Airlines like Qatar Airways, Emirates & United Airlines, who have all continued to fly to Australia nearly uninterrupted, have used their extensive global networks to get passengers from far-flung places back to Australia via their hubs in the Middle East & North America. Despite flying passengers across the world, with the leg into Australia at over 14 hours, they can only carry the same amount of passengers as a plane coming from New Zealand or Papua New Guinea, only a couple of hours long and nowhere near the same costs to an airline.

New Zealand’s strength may have a role in easing Australian backlogs

Australian Prime Minister Scott Morrison has floated the idea of allowing Australians & New Zealanders in COVID-free areas of New Zealand to enter Australia quarantine free, a lot like how some domestic Australia travel currently operates.

According to the Prime Minister in Friday’s press conference, approximately 15% of all international arrivals are currently from New Zealand. Under the increased cap, this would take about 836 places in hotel quarantine per week.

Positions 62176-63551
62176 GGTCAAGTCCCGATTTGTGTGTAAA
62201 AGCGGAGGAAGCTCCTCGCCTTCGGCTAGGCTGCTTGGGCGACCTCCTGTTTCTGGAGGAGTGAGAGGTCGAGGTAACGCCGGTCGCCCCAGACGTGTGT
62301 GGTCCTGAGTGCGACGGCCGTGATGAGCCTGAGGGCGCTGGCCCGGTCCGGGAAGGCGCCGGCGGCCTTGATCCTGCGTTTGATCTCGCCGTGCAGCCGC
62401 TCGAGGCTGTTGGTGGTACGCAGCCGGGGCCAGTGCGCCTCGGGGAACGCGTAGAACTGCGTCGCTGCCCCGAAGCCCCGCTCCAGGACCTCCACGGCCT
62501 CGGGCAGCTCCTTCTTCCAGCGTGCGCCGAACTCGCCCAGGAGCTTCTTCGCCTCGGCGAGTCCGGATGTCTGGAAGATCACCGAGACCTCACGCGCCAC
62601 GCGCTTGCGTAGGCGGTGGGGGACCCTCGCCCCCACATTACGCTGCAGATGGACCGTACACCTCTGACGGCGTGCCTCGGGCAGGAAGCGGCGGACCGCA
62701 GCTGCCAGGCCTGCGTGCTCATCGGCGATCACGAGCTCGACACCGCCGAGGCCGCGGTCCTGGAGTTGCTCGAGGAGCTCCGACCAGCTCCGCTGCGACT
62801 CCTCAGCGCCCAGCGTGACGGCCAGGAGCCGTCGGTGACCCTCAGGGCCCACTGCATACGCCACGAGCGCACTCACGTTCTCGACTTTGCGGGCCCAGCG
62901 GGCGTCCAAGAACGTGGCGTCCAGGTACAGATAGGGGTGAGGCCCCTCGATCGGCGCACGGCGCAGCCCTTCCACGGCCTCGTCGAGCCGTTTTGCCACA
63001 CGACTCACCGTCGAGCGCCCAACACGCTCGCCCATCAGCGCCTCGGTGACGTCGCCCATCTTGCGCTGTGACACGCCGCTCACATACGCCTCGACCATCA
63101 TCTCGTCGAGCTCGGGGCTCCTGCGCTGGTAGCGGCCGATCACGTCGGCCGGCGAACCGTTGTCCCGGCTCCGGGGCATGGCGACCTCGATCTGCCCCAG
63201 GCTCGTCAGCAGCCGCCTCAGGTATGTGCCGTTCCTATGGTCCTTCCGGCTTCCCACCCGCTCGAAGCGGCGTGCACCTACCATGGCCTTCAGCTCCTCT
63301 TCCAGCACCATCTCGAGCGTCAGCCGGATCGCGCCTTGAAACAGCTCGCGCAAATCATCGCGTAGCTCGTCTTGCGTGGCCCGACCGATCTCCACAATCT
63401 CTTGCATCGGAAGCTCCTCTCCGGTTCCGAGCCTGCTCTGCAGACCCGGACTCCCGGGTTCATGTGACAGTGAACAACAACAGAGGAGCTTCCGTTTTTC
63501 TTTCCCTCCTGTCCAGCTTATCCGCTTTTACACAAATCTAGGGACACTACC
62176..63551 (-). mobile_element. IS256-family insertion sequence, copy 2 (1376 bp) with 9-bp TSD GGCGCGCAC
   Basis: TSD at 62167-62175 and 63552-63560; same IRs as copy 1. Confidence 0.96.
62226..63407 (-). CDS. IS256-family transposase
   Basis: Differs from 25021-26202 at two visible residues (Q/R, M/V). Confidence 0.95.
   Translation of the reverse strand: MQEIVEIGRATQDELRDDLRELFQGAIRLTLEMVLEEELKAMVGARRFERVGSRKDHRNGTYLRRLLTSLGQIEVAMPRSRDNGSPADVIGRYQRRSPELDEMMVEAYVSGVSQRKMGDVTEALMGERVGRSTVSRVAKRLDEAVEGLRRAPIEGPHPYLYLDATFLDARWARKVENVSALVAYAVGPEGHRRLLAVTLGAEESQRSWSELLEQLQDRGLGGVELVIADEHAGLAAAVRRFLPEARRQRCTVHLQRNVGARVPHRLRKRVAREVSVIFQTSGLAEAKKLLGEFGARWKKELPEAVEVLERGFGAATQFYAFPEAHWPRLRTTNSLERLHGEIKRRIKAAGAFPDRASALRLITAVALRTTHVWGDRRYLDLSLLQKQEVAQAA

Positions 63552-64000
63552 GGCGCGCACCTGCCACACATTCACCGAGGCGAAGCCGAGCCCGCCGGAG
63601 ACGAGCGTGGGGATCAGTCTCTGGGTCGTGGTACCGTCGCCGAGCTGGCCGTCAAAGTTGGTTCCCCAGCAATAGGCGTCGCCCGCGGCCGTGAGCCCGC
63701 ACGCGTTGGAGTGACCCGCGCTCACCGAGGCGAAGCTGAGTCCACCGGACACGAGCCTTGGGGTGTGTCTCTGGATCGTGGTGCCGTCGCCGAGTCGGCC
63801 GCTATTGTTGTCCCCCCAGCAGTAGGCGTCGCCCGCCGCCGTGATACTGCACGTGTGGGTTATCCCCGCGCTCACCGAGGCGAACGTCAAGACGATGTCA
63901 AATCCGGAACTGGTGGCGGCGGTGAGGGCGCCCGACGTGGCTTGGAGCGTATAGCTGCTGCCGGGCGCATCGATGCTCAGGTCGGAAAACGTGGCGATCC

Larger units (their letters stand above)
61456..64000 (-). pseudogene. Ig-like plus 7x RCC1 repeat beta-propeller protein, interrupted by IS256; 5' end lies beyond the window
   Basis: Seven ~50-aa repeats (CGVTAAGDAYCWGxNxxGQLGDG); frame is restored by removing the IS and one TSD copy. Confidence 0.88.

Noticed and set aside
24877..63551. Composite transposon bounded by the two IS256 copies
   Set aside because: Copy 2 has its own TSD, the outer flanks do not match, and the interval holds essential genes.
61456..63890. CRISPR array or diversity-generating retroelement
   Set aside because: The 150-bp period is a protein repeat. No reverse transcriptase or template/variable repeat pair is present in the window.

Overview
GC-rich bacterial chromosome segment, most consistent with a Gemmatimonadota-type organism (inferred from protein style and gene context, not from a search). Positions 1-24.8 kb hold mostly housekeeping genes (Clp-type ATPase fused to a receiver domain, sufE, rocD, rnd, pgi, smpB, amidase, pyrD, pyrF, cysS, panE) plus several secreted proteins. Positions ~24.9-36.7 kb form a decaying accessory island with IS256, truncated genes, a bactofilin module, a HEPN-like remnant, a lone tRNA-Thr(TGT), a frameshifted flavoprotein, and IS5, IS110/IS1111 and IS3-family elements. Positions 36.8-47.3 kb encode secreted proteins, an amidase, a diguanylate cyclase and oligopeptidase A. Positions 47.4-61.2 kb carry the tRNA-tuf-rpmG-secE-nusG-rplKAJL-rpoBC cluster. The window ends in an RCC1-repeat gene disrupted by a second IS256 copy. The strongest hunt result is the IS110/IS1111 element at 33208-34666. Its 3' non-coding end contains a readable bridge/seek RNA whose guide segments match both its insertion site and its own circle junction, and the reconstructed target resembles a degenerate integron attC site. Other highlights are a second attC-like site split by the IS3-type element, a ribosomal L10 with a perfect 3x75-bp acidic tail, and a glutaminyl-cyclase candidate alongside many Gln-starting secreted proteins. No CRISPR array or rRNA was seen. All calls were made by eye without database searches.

By removing the hotel quarantine for arrivals from COVID-free areas of New Zealand, such as the entirety of the South Island, this will free up more space for returning travellers from the rest of the world and therefore clear the backlog of Australians desperate to get home sooner.

Don’t get too excited if you’re reading this in Australia and wanting to brush off your passport – this is not the much hyped Trans-Tasman bubble which I’m sure you’ve all read about in the media. The current proposal is for one-way traffic to allow Australians & eligible Kiwis to enter Australia. The New Zealand government would be under no obligation to reciprocate these proposed changes and may continue their hard border stance to all countries including Australia for an indefinite period.

It’s reasonable to speculate that this model will be used as a dry run to open up bilateral arrangements with countries and regions with no community COVID transmission, to allow some international movement to recommence. An example of a similar agreement already in place is Singapore, where they recently opened ‘fast lanes’ for travellers to move between certain countries and specific regions. We’ll be watching these developments closely with a keen eye.